Business

Global innovation spotlight: South Africa

Global innovation spotlight: South Africa

Global Innovation Spotlight

South Africa Innovation Facts

Global Innovation Index ranking: 61

Climate targets: Net-zero greenhouse gas emissions by 2050

Sustainability issues:

Water
scarcity
– In 2018, Cape Town came perilously close to ‘Day Zero’ – a media-friendly
term for the point at which four million city inhabitants would have been left
without water. The city has since recovered from this acute crisis, and new
measures have been put in place. Yet water scarcity remains a key challenge in the
country. Another city, Nelson Mandela Bay, is today facing acute water
shortages and risks approaching its own Day Zero.

Coal
burning
– South Africa is still heavily reliant on coal. According to
the most recent figures from Our
World in Data
, South Africa gets more than 70 per cent of its total energy,
and more than 80 per cent of its electricity from coal. South Africa also has the
highest per capita CO2 emissions in Sub-Saharan Africa.

Power supply – In addition to its reliance on coal, the electrical grid in South Africa faces issues of reliability. The country has faced rolling power outages since 2007, and the state-owned electricity company Eskom has forecast that there could be 61 days of ‘load shedding’ (scheduled blackouts) in 2022.

Sector specialisms:

  • E-commerce
  • Fintech and insurtech
  • SaaS

Source: Startup Universal

Three Exciting Innovations From South Africa

Photo source Pixabay

INSECT PROTEIN FOR LIVESTOCK DOUBLES AS ORGANIC WASTE DIGESTER

South African company Inseco has developed a range of insect-based proteins. The company uses black soldier flies—both fully grown and in the egg and larval stages—for human and animal food consumption, and as a main ingredient in a range of pharmaceuticals and cosmetics. The insects are also used as a sustainable palm oil replacement. On top of this the living flies eat everything from coffee grounds and pet waste, to offal and rotting produce – reducing the amount of organic waste going to landfill. Read more.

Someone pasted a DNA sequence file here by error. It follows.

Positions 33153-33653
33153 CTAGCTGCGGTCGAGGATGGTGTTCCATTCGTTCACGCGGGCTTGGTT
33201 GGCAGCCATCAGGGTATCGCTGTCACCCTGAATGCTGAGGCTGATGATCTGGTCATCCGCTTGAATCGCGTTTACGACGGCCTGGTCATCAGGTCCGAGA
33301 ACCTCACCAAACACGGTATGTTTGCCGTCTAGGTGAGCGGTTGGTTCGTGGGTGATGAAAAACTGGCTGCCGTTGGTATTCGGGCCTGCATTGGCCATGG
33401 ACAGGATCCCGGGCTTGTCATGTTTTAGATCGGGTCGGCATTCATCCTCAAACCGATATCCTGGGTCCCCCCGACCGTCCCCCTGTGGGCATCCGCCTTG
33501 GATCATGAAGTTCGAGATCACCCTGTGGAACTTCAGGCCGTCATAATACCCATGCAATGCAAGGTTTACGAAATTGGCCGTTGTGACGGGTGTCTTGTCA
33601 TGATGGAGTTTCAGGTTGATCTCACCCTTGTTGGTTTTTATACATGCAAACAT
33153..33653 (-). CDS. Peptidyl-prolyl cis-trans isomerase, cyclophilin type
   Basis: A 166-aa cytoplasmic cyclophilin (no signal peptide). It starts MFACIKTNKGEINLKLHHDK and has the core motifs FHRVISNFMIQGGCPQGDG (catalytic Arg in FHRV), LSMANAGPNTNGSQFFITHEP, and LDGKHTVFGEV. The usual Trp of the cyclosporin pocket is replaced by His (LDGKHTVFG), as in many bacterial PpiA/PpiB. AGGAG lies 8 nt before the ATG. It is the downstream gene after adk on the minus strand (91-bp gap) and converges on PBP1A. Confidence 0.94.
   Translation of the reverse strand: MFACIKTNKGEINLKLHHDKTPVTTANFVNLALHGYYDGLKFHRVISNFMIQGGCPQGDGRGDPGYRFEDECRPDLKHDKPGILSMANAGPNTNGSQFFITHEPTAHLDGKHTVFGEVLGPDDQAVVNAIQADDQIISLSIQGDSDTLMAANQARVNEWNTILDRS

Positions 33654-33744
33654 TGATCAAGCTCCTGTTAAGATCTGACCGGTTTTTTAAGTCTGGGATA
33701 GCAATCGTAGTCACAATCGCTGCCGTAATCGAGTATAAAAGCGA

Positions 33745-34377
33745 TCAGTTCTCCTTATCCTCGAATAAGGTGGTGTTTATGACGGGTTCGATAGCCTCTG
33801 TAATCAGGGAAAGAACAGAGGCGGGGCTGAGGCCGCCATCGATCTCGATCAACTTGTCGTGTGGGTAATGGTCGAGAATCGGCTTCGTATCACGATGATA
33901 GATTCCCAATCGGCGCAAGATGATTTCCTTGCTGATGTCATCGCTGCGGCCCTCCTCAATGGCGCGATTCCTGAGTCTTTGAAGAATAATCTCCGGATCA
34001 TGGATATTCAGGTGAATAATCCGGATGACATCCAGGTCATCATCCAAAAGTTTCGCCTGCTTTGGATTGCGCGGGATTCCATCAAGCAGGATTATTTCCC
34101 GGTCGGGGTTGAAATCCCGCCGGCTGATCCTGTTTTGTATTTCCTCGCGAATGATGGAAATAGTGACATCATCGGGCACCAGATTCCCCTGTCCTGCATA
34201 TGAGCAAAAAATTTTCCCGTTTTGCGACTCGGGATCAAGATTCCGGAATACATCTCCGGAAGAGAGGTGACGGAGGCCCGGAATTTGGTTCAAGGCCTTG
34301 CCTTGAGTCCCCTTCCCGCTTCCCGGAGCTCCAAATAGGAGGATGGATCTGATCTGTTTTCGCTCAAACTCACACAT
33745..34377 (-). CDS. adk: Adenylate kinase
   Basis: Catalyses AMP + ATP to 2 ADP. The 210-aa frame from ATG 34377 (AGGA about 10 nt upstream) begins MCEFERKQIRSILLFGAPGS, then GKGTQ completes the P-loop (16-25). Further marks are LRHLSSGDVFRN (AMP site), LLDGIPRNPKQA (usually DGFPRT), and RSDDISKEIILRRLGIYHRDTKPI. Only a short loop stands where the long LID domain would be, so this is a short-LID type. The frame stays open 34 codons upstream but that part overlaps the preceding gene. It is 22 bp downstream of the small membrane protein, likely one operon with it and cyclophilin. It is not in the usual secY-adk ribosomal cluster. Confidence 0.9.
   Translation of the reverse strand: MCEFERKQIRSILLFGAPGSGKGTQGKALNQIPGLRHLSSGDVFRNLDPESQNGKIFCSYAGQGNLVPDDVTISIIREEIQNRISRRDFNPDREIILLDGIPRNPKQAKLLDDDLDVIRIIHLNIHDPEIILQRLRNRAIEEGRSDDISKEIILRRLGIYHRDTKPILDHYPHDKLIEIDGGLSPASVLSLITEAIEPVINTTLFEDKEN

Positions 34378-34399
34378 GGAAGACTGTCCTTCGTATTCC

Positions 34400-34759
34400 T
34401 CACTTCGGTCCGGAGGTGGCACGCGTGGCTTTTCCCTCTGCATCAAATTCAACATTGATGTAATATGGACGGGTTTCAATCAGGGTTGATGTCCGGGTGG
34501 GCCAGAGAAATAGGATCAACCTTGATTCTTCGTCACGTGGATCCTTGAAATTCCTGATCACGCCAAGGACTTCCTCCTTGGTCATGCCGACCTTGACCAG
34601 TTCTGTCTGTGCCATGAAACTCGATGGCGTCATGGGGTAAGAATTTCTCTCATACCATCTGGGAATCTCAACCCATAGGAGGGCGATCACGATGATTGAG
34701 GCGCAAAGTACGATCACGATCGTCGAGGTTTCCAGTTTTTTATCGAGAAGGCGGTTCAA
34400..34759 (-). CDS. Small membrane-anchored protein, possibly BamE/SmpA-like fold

Photo source Umanoide on Unsplash

DEEP AI IMAGING DIAGNOSTICS HELP DOCTORS PRIORITISE CARE

Overwhelmed health teams can use all the help they can get. As COVID-19 cases continue to peak and trough in communities worldwide, other health problems are stacking up, creating backlogs of examinations and treatments. Medical technology company Envisionit Deep AI is using artificial intelligence to help caregivers diagnose patients more quickly. The company’s system RADIFY, is capable of reviewing x-rays, mammograms, and ultrasounds – prioritising patient cases according to probability of illness. Read more.

Photo source Plentify

A SMART ENERGY STARTUP REDUCES THE IMPACT OF ELECTRIC HOT WATER SYSTEMS

In South Africa, there are an estimated 5.4 million electric water heaters—known as ‘geysers’—in homes and public buildings. These geysers can drain up to 12 per cent of the operational capacity of the electricity grid at peak times. Startup Plentify is using smart technology to make electric water heaters more efficient, saving customers money, and relieving some of the burden on the electricity grid. Read more.

Words: Matthew Hempstead

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